BROWNSVILLE, Texas (ValleyCentral) — The Brownsville Public Utilities Board is admitting some responsibility in the failed $118 million dollar Tenaska Power Plant scandal.

BPUB released a 900-word statement where they admitted the plan was a bust.

“Customers should have been kept better informed about the progress of the project and the funds associated with it,” BPUB stated.

The statement also addresses the issue of customers losing trust in the board.

“We understand that the trust many of our customers have in BPUB has been shaken and that is something that might take a long time to restore, and we are here to put in the work needed to make that happen,” the statement reads.

In total, BPUB collected just under $114 million. Of that, $11.3 million was transferred to the city and $29 million was put in the Tenaska Equity Fund. Customers were given back just over $73 million through the bill reduction program. According to BPUB, an external audit is in progress to confirm those numbers.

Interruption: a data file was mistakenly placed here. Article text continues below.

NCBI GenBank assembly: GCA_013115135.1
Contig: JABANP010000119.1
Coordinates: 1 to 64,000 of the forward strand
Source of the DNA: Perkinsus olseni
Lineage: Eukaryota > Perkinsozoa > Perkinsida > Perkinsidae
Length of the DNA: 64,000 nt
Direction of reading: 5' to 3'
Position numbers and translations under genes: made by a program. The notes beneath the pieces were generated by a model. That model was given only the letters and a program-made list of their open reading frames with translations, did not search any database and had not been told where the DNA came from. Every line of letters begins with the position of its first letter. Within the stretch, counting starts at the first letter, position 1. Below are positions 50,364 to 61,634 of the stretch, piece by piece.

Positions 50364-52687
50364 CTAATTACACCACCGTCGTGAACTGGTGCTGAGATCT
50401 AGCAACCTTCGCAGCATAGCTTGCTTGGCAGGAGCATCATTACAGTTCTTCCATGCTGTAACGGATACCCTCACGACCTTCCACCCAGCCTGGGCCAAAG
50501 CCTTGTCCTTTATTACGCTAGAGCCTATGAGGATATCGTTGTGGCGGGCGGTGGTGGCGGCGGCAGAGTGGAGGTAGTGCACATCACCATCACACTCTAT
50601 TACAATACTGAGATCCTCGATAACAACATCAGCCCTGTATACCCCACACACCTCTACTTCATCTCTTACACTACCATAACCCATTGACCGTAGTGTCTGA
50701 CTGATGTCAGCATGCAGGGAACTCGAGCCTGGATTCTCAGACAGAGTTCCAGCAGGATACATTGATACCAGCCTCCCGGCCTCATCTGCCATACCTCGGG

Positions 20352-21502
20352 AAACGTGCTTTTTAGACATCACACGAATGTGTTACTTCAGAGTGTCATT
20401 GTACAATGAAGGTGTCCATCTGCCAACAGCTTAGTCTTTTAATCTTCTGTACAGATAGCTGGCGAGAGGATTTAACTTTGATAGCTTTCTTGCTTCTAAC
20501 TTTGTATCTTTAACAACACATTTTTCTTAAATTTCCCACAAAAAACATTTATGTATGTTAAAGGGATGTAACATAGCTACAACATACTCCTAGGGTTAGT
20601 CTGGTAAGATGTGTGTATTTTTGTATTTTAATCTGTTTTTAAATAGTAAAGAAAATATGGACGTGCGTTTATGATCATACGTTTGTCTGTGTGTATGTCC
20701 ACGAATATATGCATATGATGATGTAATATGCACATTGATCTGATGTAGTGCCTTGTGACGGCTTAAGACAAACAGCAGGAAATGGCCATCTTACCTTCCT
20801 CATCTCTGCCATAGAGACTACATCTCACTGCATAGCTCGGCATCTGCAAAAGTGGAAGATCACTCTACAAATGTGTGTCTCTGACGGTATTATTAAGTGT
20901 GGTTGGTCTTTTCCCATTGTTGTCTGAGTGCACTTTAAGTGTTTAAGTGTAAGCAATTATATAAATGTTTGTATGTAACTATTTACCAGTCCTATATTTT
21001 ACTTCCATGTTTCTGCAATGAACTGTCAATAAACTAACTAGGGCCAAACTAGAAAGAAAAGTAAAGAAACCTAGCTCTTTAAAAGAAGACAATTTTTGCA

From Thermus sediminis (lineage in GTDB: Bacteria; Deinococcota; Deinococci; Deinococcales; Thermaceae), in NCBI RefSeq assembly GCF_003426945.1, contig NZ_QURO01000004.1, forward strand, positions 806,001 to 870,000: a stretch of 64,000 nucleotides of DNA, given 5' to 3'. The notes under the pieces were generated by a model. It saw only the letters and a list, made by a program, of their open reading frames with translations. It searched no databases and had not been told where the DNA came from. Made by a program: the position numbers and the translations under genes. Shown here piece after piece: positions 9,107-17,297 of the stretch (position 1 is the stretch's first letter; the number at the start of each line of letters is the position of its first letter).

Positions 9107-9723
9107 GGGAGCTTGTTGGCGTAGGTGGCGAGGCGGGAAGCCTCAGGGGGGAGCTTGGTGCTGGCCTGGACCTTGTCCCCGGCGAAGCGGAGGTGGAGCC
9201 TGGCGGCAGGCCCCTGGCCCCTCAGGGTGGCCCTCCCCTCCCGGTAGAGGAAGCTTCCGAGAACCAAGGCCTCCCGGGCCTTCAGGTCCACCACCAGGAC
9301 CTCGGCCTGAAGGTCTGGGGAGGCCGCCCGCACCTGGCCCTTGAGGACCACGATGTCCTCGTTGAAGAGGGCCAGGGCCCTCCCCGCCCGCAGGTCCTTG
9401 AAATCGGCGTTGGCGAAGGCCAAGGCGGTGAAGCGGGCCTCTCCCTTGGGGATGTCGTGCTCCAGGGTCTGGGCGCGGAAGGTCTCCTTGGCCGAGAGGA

BPUB hired an external auditor to review all Tenaska-related funds, with a report expected by the end of February.

In 2011, Tenaska, an energy company based in Nebraska, presented a plan to build an electric generating facility with the Brownsville Utilities Board. The plant was intended to “provide hundreds of construction jobs,” as well as be able to provide electricity for nearly half-a-million Texas homes, a Tenaska fact sheet stated.

BPUB agreed to own a portion of the power plant. Utility rates were raised for several years to raise funds for BPUB’s share of ownership.

In October 2022, BPUB voted unanimously to place CEO and general manager John Bruciak on paid administrative leave for 60 days after the release of the audit detailed the failed power plant. On Jan. 4, BPUB held a special meeting where they accepted the retirement of Bruciak.

Since the release of the audit, the city of Brownsville has rolled back the base electric rates by 22%. BPUB has also initiated the process to distribute the $29 million left over in the Tenaska Equity Fund.

“We know that this is just the start of what we need to do to rebuild trust, and we will continue to do what is needed to become a better utility for our community,” the statement reads.